Saturday, July 5, 2014
Panasonic Lumix DMC-TS5, Macro, and Damselflies
Damselflies - American Rubyspot (Hetaerina americana)
by Reed A. George
Panasonic Lumix DMC-TS5
Last weekend, I took a little float trip down the Shenandoah River. Part of the River and Roots music festival, held at Watermelon Park in Berryville, Virginia, this educational event was led by musician and teacher Josh Bearman of The Hot Seats.
Anyway, back to the subject at hand - damselflies. This potential couple of American Rubyspots was perched very near the water surface. I say potential couple, because at this stage, the female (to the right) is being held by the male, and allowed to evaluate him for suitability. If she approves, her abdomen and terminal genitalia will connect to his body, forming a sort of circular orientation between their bodies.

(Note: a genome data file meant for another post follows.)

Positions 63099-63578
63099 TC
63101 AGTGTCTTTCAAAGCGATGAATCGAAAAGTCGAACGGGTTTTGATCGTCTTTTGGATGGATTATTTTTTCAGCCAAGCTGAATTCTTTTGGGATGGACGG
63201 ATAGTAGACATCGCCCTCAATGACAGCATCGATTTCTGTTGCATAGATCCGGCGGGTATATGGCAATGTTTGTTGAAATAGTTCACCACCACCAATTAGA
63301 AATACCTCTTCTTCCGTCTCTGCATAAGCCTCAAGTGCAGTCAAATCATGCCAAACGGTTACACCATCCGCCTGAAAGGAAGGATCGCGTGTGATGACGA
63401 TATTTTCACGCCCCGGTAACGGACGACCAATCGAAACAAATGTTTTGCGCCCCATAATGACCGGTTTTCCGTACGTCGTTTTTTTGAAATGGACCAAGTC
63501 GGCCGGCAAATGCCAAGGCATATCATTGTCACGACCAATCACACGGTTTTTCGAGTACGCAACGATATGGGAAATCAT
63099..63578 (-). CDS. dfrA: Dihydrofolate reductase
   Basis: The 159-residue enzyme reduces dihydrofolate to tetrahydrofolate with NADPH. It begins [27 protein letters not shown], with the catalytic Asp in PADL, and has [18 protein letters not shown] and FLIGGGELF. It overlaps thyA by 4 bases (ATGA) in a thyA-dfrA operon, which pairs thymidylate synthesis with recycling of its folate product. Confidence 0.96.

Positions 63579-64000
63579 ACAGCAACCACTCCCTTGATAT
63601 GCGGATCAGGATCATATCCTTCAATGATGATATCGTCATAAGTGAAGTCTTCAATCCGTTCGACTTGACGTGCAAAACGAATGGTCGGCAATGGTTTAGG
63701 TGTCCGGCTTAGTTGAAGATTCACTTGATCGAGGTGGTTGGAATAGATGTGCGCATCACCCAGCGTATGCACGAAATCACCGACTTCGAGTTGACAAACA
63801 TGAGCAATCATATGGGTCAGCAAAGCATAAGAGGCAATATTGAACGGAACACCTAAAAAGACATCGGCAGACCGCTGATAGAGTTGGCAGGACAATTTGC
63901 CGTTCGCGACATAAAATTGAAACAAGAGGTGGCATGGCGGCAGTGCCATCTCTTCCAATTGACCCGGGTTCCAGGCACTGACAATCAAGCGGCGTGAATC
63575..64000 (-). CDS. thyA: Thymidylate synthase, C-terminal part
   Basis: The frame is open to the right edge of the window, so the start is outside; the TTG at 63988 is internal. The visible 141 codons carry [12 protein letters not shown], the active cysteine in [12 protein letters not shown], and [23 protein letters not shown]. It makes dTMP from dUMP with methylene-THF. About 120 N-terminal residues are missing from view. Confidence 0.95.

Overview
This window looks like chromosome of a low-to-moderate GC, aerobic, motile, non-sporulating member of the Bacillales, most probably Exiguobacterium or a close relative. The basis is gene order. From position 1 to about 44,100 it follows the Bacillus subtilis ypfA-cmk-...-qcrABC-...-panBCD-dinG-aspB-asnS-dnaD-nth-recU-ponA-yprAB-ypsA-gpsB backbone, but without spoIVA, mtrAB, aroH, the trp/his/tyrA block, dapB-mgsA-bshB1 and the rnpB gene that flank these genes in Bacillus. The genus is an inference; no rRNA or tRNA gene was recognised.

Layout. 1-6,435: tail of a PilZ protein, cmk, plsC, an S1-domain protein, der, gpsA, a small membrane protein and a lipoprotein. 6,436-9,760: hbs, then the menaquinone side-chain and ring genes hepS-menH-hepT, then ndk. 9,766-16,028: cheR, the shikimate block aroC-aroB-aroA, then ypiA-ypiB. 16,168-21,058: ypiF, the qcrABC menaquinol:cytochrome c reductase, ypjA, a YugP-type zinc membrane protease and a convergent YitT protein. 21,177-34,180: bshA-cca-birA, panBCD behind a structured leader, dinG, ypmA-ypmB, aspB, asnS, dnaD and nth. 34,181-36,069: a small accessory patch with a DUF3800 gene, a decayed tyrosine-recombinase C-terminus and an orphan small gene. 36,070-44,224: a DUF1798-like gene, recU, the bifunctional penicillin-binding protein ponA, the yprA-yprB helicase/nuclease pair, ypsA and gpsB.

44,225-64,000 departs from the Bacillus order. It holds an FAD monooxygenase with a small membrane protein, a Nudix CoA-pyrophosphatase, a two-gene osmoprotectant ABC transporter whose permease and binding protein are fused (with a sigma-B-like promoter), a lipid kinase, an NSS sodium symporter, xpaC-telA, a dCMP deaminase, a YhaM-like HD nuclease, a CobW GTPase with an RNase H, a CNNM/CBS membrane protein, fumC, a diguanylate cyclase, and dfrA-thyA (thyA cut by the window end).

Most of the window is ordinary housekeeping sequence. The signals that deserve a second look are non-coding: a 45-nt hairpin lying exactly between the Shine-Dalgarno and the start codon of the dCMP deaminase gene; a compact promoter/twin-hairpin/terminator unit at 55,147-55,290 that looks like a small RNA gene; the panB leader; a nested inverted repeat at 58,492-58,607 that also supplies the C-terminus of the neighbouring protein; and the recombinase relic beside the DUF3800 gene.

These guys spend 1-3 years as aquatic larvae, with only a couple of weeks as adults, during which they mate and then die.
The tiny sensor on the Panasonic Lumix DMC-TS5 has all of the drawbacks of a small sensor, of course, which includes digital noise at high ISO settings. However, a big advantage of the small sensor is the closeup capability, as demonstrated here. This would have been exceedingly difficult to capture with a DSLR, even forgetting about the risk of getting it wet. In this case, I simply left the camera in iAuto mode, and slid it down into the grass next to the damselflies. I shot several images in a few seconds, but found this one to be the best.